The thing about adventure—what makes blood pump and horizons widen—is that you're seeking something new. (And also maybe crisp linens and a sauna.) Lucky for you, intrepid Cascadian explorer, the hospitality sector has been hard at work building you bright-and-shiny hotels off the beaten path, and with them, a host of activities and delicious opportunities. We unveil three new boutique hotels that should have you scrambling for your suitcase, stat.
Suttle Lodge & Boathouse
If you’ve been watching Moonrise Kingdom all starry-eyed lately, pack your bags for this 1920s lodge just 14 miles northeast of Sisters, deep in Central Oregon's Deschutes National Forest. This historic lodge was purchased last September by the Mighty Union—the crew behind Portland's Ace Hotel. We don't have up-to-date photos yet (the complete interior overhaul of the lodge and cabins is slated to finish in June) but those close to the build-out describe the vision as “a relaxed Cascadian forest lodge as imagined by a gently debauched scout troop.” Sounds quintessentially Portland to us! Plans are underway for a “huge roaring fireplace to read or sip bourbon by,” a beer garden, a craft cocktail bar, and lawn games. Ava Gene’s chef Joshua McFadden will be writing the menu for the nearby Boathouse Restaurant, so excellent veggies are basically guaranteed. Don’t forget your mustache and secondhand Boy Scout shirt purchased from Next Adventure's bargain basement for this Portland-away-from-Portland. Non-gustatory attractions include the gorgeous mile-and-a-half Suttle Lake, which can be kayaked or canoed, numerous climbing spots and trails, hot springs just half an hour away, and a ski slope a mere 10 minutes away.
Opens: June 2016
Accepting reservations May 2016
Cabins start at $125 per night; Lodge rooms at $275.
When the Masonic Temple building in Yakima was completed in 1911, it was the tallest structure between Seattle and Spokane. Though the building’s original Freemason facades, Corinthian columns, and Mansard roof are all intact, the just-opened 36-room building now known as the Hotel Maison feels quite new for its 105 years. In the windowed lobby, sommeliers sling tastes of local wine in the midst of a local art gallery. According to the new owners, the Hotel Maison aims for a classic luxury boutique hotel experience while maintaining the Masonic Temple Building's deeply historical value for city residents. Why head to Yakima? White water rafting, antiquing, and for beer drinkers, the American Hop Museum are all within reach, but most importantly, because wine country. The valley is known for its Italian and German grape varieties, with vines tracing back to 1903. More than 50 wineries ensure you’ll find something for your taste.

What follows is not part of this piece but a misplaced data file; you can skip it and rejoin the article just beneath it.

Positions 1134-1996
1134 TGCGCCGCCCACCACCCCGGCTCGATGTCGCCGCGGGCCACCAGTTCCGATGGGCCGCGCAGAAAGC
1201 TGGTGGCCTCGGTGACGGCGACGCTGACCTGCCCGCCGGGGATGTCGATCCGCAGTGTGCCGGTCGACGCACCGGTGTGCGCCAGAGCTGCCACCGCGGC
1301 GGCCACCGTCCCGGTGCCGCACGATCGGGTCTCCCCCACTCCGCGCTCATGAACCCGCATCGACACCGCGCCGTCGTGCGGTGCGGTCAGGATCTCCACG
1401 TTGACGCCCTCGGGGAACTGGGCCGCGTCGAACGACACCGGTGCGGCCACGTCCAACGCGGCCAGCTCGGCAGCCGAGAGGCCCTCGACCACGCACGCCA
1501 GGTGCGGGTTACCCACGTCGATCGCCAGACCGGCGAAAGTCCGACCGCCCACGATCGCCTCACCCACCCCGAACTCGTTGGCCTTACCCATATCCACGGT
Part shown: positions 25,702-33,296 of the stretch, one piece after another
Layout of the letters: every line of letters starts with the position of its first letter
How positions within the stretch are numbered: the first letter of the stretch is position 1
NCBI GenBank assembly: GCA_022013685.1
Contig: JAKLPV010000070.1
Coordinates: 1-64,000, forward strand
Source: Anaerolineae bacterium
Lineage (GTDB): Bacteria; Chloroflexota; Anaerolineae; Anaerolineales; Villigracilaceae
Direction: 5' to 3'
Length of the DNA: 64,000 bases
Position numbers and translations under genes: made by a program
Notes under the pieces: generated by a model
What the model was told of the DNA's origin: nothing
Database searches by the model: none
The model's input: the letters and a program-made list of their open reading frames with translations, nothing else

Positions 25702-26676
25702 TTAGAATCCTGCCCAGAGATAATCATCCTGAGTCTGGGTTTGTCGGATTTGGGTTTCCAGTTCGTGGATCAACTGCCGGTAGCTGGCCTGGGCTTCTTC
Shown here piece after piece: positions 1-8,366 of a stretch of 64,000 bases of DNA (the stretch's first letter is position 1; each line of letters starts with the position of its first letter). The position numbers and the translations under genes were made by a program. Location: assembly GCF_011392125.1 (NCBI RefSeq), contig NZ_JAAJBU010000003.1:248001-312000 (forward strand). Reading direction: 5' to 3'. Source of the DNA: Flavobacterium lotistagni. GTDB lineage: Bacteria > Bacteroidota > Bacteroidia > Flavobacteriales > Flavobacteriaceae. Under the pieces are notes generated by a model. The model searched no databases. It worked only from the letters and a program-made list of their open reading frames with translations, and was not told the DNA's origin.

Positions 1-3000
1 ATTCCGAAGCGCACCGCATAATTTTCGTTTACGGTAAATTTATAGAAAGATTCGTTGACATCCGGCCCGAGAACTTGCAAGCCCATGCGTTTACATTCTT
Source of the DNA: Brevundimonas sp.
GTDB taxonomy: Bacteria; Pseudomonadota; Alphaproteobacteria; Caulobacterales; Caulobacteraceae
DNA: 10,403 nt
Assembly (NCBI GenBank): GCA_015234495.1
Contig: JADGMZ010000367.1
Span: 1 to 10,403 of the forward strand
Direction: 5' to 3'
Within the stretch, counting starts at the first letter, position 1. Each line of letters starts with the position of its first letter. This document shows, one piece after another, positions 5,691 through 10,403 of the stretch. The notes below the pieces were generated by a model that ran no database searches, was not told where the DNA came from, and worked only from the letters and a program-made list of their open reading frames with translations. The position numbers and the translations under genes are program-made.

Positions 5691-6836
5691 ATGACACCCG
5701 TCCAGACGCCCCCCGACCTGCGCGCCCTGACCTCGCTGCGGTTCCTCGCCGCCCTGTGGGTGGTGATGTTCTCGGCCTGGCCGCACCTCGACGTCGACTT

Opened: March 2016
Reservations: Call 509-571-1900
Rooms starting at: $169
The Jennings Hotel
Almost excruciatingly picturesque, the Jennings Hotel is the still-in-progress dream project of Greg Hennes. After falling in love with Joseph, Oregon and seeing the potential of the town’s rundown relic, the 1910 Jennings Hotel, Hennes embarked on an ultimately successful Kickstarter campaign to fund a remodel. One year later, three rooms are open for business (and they’re beautiful), and this summer, two more are expected to join the lineup. First up is Room Three, which is being co-designed by Ben Klebba of Phloem Studio and Matt Pierce of Wood & Faulk. Even more compelling is the communal kitchen currently under construction, which ultimately will be fully equipped with tools and dishes and available for guests’ use. Not one to miss a creative opportunity, Hennes has also devised a plan for a Family Supper Series: a once-monthly dinner with a guest chef and prix fixe menu. Jason French, chef-owner of Ned Ludd, has already spoken with Hennes about the idea, and many other Portland chefs are expected to make an appearance. With local resources like Arrowhead Ranch’s produce, Carman Ranch’s beef, beer from Terminal Gravity Brewing, and spirits from Stein Distillery, Wallowa County will be showcased in the dinners.
“As someone involved in tourism, what that means to me is attracting the right kind of tourist,” says Hennes. “People who are interested in adding to this place and experiencing the community, not just cruising through and leaving dollars behind.”
We'll bet, however, that Hennes wouldn't mind if you left a few dollars behind.
Opening: The additional two rooms will be finished by the end of June, but you can book a stay at the already-available three rooms while catching a glimpse of progress.
Reservations: Visit the website to book a room.
Rooms start at: $125